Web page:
107, 117 (6th Cir. 2012) (“[The] plaintiff [must] show that the state ‘official knows of and
Plaintiff’s state law conspiracy claim is pled with even less specificity than the one brought under § 1983. Indeed,
the Thirteenth Claim for Relief provides simply that “Said acts (referring to all factual allegations in the complaint)
constituted the tort of civil conspiracy under Ohio law.” (Compl. ¶ 277.) Under Ohio law, a claim for civil
conspiracy requires “‘a malicious combination of two or more persons to injure another in person or property, in a
way not competent for one alone, resulting in actual damages.’” Kenty v. Transamerica Premium Ins. Co., 650
N.E.2d 863, 866 (Ohio 1995) (quoting Le-Fort v. Century 21-Maitland Realty Co. 512 N.E.2d 640, 645 (Ohio
1987)). The only facts plaintiff alleges that would support the existence of a conspiracy involve the decision by
officials from Massillon and Canton to use Canton Regional SWAT, a decision that the Court has already
determined was lawful. Additionally, without an underlying tort, this derivative claim must fail. See Burgess v.
Fischer, 735 F.3d 462, 483 (6th Cir. 2013) (quotation marks and citation omitted).
disregards an excessive risk to [the victim’s] health or safety . . . in a manner demonstrating
‘reckless or callous indifference’ toward the individual’s rights.”) (quoting Ewolski, 287 F.3d at
513) (further quotation marks and citation omitted). And where the police are choosing from a
number of risky options, “‘a plaintiff must show that the police ‘knowingly and unreasonably’
opted for a course of conduct that entailed a substantially greater total risk than the available
alternatives.’” Id. (quoting Ewolski, 287 F.3d at 515). The Court’s ruling on qualified immunity
is fatal to plaintiff’s substantive due process claim.
Although the officers traded Ryan’s deadly weapons for cigarettes and a lighter, there is
no evidence that the officers acted with deliberate indifference to a risk of injury to Ryan, or that
they could have foreseen that the exchange would lead to an escalation of the situation. Rather,
they reasonably convinced Ryan to exchange known dangerous weapons in his possession for
cigarette rolling material and a lighter. It was Ryan who created the dangerous situation by
turning a fairly innocuous cigarette lighter into a mechanism to trigger a dangerous explosion.
See, e.g., Camp v. Knox Cnty, Tenn., No. 3:14-CV-257-PLR-HBG, 2015 WL 461642, at *4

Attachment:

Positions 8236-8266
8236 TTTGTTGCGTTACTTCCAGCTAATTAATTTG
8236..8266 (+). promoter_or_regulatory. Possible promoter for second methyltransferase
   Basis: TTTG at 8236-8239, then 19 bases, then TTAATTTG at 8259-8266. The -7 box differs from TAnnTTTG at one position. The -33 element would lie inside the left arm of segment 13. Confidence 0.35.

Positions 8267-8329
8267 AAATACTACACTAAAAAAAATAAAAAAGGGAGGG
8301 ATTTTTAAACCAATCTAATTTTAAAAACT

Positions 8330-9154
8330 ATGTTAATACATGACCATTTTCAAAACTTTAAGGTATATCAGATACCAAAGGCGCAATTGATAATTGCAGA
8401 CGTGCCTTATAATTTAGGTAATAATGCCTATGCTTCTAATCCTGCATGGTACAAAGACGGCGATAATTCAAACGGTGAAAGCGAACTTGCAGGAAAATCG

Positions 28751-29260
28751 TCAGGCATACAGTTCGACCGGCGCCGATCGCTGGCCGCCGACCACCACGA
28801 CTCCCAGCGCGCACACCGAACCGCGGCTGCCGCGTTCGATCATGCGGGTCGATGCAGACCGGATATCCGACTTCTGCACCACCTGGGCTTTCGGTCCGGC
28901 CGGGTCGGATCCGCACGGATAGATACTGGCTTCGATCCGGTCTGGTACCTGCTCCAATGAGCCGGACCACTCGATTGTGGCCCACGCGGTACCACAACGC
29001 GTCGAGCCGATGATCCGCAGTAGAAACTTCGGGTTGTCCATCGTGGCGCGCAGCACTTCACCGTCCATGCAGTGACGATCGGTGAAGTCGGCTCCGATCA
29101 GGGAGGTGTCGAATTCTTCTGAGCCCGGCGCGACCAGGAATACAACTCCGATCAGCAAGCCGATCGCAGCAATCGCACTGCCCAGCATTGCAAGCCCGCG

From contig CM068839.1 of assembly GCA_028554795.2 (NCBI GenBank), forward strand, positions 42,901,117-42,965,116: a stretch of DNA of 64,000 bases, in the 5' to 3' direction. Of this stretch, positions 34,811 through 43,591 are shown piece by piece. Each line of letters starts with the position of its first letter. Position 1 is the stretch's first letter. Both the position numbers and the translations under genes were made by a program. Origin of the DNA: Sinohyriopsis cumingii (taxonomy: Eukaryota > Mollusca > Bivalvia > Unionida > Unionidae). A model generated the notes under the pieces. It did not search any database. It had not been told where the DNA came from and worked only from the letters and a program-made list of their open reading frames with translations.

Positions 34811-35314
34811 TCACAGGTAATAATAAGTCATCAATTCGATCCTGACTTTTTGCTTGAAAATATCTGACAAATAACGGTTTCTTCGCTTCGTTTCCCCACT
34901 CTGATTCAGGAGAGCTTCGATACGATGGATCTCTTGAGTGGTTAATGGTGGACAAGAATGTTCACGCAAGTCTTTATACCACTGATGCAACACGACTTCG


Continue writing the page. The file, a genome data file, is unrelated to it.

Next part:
(E.D. Tenn. Feb. 3, 2015) (rejecting “state-created danger” theory of liability because the suspect
created the danger by barricading himself in a bedroom with a weapon). Further, it is undisputed
that Ryan did not threaten to use the cigarette lighter as a weapon until more than fifteen minutes
after the trade when communications with his ex-girlfriend had broken down. There is no
evidence that the officers could have anticipated this development, let alone deliberately opted
for a course of conduct that was obviously going to result in a need to employ deadly force.
Defendants are entitled to summary judgment on this claim.
Title II of the ADA and Failure to Train
Plaintiff alleges that defendants violated the ADA by failing to reasonably accommodate
Ryan’s disability by neglecting to transport him to a mental health facility. (See Compl. ¶ 265.)
Plaintiff also alleges that Canton and its supervisory employees failed to properly train its
employees regarding interaction with mentally disabled individuals. While the pleading is not
entirely clear, plaintiff’s ADA claim appears to rest on allegations that various individual
defendants failed to take steps to deescalate the situation, and, instead, supplied Ryan with a
cigarette lighter and failed to cut off the supply of gas to the utility room. (Id. ¶¶ 267-270.) As
part of her claim, she alleges that Ryan was not a threat to police officers once he was barricaded
in the utility room until officers supplied him with a lighter and natural gas. (Id. ¶ 267.) See
Jones v. Lacey, 108 F. Supp. 3d 573, 588 n.1 (E.D. Mich. 2015) (citing Everson v. Leis, 412 F.
App’x 771, 774 (6th Cir. 2011) (“‘[W]hether Title II applies to arrests is an open question in [the
Sixth] Circuit . . . .’”)). The Court assumes for the purposes of this analysis, however, that Title
II ADA claims arising in the context of a police stand-off and attempted arrest are viable in this
Plaintiff complains that any ruling on her ADA claim would be premature as the parties
have not yet conducted any discovery relative to Ryan’s alleged mental impairments. However,